The story of Thomas Elwood, Tyler & Brickmaker, and underdog…

The fifth blog in our series from the work of University of the Third Age members participating in the Shared Learning Project with the British Academy Hearth Tax Project, Centre for Hearth Tax Research, is by Jane Harrington. Using the Hearth Tax returns from the City of London and Middlesex as a starting point, Jane presents the story of one Thomas Elwood.

In the 1666 Hearth Tax returns for both Lady Day and Michaelmas, Thomas Elwood, bricklayer, is recorded as living in Stones Court (St Botolph Aldersgate – a suburban parish to the immediate north-west of the city walls) with a modest 2 hearths. Stones Court was to the east of Aldersgate and near to the City boundary, more or less opposite Trinity Chapel. It was also home to the alehouse keeper Mathew White, with a generous 8 hearths, some of whose tradesmen’s tokens still survived in 1849 (and may yet do so)[1]. Other fellow residents listed included Edward Cox, a milliner; Richard Cox, a shoemaker; and Thomas Terrill, a silversmith.

In 1632 Thomas was apprenticed by his father, Clement, to Edward Dee of the Tylers & Bricklayers Company[2].  At that time they were living in London (in the Minories, which is near to St Botolph Aldgate). By 1638 Thomas had moved into the parish of St Botolph Aldersgate, appearing in a list of London inhabitants in that year[3].

Thomas’s elder brother, also Clement (and later Executor of his will), had been apprenticed to another Master of the same Company, four years earlier[4], when the family were evidently still living in Rutland and Clement snr. was a farmer (husbandman).  It seems likely that Clement jnr. stayed in the Aldgate area as there are St Botolph Aldgate records which refer to ‘Clement Ellwood, bricklayer” of Houndsditch[5]. Bricklaying was clearly a family business. There are some other Ellwoods mentioned in connection with this Company.

This is all pretty unremarkable but at some point in the years following, Thomas got entangled in a complex and protracted legal case of ejectment, from which an impassioned printed legal defence document (1659) survives in the British Library[6]. In a recent book, Jason Peacey referred to it as an example of such documents sometimes coming from “any number of less well-connected individuals, such as the impoverished London bricklayer, Thomas Elwood…” [7]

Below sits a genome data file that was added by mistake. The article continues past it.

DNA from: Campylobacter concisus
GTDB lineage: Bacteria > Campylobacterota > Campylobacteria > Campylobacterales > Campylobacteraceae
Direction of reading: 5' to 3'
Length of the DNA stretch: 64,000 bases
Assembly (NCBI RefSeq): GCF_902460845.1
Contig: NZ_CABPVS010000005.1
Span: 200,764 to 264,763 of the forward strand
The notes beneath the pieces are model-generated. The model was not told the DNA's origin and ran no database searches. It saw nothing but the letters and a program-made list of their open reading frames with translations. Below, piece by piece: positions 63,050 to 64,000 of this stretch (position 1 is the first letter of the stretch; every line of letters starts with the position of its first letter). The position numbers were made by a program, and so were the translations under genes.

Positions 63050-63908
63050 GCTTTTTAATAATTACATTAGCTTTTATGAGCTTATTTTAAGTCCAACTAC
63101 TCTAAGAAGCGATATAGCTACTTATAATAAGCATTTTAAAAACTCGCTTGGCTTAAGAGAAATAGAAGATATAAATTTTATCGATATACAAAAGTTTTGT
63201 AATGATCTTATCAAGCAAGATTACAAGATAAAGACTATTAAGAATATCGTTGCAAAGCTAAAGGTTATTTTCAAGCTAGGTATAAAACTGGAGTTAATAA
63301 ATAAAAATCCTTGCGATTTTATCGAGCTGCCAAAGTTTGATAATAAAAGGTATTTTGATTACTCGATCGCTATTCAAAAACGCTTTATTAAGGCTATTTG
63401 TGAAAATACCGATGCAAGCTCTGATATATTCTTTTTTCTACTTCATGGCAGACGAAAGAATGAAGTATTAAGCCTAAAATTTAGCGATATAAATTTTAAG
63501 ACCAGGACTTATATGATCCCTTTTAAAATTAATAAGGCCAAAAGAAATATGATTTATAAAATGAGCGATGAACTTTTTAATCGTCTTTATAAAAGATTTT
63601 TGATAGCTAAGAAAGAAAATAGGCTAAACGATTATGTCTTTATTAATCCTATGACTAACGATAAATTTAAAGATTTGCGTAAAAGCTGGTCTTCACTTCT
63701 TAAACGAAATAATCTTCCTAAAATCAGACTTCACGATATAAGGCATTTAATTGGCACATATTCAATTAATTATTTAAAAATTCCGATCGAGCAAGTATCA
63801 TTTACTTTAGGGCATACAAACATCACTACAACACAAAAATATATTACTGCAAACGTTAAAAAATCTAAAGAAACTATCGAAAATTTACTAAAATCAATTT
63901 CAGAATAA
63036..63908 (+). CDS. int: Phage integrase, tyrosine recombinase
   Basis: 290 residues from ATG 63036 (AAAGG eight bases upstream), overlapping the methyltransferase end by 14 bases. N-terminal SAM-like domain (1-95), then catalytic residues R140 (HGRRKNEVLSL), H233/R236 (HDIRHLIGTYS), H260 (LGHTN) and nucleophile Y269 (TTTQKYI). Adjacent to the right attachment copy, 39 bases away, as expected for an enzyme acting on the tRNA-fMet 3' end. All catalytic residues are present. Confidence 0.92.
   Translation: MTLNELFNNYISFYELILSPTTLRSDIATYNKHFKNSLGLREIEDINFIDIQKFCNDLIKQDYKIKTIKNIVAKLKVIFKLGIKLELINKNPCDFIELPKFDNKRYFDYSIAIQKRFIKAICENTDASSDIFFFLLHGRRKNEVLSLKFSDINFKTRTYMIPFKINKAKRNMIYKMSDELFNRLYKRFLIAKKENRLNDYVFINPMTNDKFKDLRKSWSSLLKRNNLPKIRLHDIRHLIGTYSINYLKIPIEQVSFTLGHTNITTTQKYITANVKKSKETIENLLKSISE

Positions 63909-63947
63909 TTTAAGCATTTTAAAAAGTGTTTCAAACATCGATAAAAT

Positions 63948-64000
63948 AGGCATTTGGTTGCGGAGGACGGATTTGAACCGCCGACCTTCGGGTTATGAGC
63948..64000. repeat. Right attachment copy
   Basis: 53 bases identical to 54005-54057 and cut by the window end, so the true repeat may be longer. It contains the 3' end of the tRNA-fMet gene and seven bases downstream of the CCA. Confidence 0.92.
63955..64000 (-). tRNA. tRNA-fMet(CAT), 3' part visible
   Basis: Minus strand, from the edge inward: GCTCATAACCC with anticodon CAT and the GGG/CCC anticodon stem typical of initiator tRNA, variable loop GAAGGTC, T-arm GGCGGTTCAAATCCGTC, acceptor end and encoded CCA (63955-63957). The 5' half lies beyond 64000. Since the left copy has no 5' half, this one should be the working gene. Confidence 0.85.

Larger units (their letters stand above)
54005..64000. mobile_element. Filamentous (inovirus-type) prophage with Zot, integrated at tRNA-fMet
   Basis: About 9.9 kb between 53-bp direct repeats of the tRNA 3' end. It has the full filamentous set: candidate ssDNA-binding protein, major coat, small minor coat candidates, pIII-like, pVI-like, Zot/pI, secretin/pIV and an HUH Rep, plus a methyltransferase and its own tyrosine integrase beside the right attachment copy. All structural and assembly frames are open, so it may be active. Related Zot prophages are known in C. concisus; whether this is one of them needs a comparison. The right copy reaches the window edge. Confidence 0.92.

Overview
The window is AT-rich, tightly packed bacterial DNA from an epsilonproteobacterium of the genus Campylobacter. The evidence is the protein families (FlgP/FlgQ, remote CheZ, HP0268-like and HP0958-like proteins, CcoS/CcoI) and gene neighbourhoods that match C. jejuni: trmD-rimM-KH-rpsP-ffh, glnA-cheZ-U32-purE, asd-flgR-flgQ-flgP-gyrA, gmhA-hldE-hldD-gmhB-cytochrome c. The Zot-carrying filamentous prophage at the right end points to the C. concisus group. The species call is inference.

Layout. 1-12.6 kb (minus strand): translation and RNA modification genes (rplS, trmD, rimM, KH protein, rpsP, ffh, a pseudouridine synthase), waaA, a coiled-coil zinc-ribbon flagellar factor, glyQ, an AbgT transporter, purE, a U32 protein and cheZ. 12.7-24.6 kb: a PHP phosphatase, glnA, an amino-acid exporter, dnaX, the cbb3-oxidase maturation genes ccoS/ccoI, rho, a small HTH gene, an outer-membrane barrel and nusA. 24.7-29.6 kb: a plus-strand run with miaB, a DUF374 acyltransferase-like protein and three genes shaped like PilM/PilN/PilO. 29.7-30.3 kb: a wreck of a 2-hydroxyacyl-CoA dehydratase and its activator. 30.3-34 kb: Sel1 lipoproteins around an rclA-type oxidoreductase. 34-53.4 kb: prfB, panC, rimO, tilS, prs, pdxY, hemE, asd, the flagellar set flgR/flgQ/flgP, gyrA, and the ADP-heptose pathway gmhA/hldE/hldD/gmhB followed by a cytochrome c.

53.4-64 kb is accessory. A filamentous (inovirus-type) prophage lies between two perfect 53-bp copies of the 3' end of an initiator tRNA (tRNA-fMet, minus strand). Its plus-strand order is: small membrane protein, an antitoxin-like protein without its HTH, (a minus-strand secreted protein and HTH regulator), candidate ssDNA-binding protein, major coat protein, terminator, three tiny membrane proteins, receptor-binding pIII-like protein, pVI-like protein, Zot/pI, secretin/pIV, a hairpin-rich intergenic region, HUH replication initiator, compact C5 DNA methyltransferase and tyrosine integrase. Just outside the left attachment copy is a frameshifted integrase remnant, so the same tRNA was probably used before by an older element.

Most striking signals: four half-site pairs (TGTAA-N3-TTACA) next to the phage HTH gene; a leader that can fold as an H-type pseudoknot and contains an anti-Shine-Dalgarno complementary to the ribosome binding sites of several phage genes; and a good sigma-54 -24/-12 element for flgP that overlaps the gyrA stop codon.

By Jane Harrington

References:

[1] AKERMAN, John Yonge ‘Tradesmen’s tokens, current in London and its vicinity between the years 1648 and 1672.’ London: John Russell Smith, 1849, entries 32 & 33. https://archive.org/details/tradesmenstokens00akeriala  [accessed 2 April 2018]

[2] WEBB, Cliff ‘London Apprentices Vol 2: Tylers & Bricklayers Company’ London: Society of Genealogists, 1966/ LMA Ref Book 35.31WEB.

[3] DALE T. C, ‘Inhabitants of London in 1638: St. Botolph without Aldersgate, London’, in The Inhabitants of London in 1638 (London, 1931), pp. 203-209. 

British History Online http://www.british-history.ac.uk/no-series/london-inhabitants/1638/pp203-209 [accessed 7 June 2018]. 

[4] WEBB op.cit.

[5]Burial of Clement 5 Dec 1674 and earlier of wife Ann, 2 Dec 1641, Parish registers LMA P69/BOT2/A/015/MS09222/002 (via Ancestry)

[6] ELWOOD, Thomas ‘The case of Thomas Elwood bricklayer, and Richard Higginson mercer in Pater-noster-row, late alderman of London’ BL 669.f.21.(65).  Also online at http://quod.lib.umich.edu/e/eebo/A74966.0001.001/1:1?rgn=div1;view=fulltext  [accessed 25 May 2018]

[7] PEACEY, Jason ‘Print and public politics in the English Revolution.’ Cambridge University Press, 2014 p313

 

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